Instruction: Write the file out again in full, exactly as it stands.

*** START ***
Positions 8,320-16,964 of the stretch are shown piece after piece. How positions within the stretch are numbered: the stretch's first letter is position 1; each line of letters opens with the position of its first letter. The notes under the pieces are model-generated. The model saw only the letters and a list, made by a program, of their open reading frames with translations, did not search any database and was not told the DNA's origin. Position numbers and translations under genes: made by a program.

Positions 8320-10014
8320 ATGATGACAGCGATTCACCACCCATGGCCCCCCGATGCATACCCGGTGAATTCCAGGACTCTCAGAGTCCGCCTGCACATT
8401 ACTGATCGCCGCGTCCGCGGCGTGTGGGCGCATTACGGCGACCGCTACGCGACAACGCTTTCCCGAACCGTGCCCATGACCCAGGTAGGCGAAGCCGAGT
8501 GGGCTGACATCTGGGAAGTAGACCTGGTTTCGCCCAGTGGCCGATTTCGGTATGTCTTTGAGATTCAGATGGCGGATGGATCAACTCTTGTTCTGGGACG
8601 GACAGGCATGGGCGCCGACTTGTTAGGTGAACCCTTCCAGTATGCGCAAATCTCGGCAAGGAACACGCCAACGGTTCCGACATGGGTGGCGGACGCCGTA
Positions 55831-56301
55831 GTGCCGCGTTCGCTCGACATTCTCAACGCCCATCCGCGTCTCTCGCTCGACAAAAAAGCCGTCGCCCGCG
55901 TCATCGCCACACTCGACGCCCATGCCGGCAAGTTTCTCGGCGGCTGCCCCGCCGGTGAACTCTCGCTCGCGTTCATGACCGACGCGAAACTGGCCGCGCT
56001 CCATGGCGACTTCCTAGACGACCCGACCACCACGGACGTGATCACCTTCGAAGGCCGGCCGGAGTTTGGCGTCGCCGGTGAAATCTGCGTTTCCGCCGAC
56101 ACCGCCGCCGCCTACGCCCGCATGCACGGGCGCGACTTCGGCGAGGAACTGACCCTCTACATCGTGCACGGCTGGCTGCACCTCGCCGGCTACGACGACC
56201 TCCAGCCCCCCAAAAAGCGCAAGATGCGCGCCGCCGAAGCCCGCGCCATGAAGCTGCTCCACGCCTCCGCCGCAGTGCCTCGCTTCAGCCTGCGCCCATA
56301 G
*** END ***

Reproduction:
Positions 8,320-16,964 of the stretch are shown piece after piece. How positions within the stretch are numbered: the stretch's first letter is position 1; each line of letters opens with the position of its first letter. The notes under the pieces are model-generated. The model saw only the letters and a list, made by a program, of their open reading frames with translations, did not search any database and was not told the DNA's origin. Position numbers and translations under genes: made by a program.

Positions 8320-10014
8320 ATGATGACAGCGATTCACCACCCATGGCCCCCCGATGCATACCCGGTGAATTCCAGGACTCTCAGAGTCCGCCTGCACATT
8401 ACTGATCGCCGCGTCCGCGGCGTGTGGGCGCATTACGGCGACCGCTACGCGACAACGCTTTCCCGAACCGTGCCCATGACCCAGGTAGGCGAAGCCGAGT
8501 GGGCTGACATCTGGGAAGTAGACCTGGTTTCGCCCAGTGGCCGATTTCGGTATGTCTTTGAGATTCAGATGGCGGATGGATCAACTCTTGTTCTGGGACG
8601 GACAGGCATGGGCGCCGACTTGTTAGGTGAACCCTTCCAGTATGCGCAAATCTCGGCAAGGAACACGCCAACGGTTCCGACATGGGTGGCGGACGCCGTA
Positions 55831-56301
55831 GTGCCGCGTTCGCTCGACATTCTCAACGCCCATCCGCGTCTCTCGCTCGACAAAAAAGCCGTCGCCCGCG
55901 TCATCGCCACACTCGACGCCCATGCCGGCAAGTTTCTCGGCGGCTGCCCCGCCGGTGAACTCTCGCTCGCGTTCATGACCGACGCGAAACTGGCCGCGCT
56001 CCATGGCGACTTCCTAGACGACCCGACCACCACGGACGTGATCACCTTCGAAGGCCGGCCGGAGTTTGGCGTCGCCGGTGAAATCTGCGTTTCCGCCGAC
56101 ACCGCCGCCGCCTACGCCCGCATGCACGGGCGCGACTTCGGCGAGGAACTGACCCTCTACATCGTGCACGGCTGGCTGCACCTCGCCGGCTACGACGACC
56201 TCCAGCCCCCCAAAAAGCGCAAGATGCGCGCCGCCGAAGCCCGCGCCATGAAGCTGCTCCACGCCTCCGCCGCAGTGCCTCGCTTCAGCCTGCGCCCATA
56301 G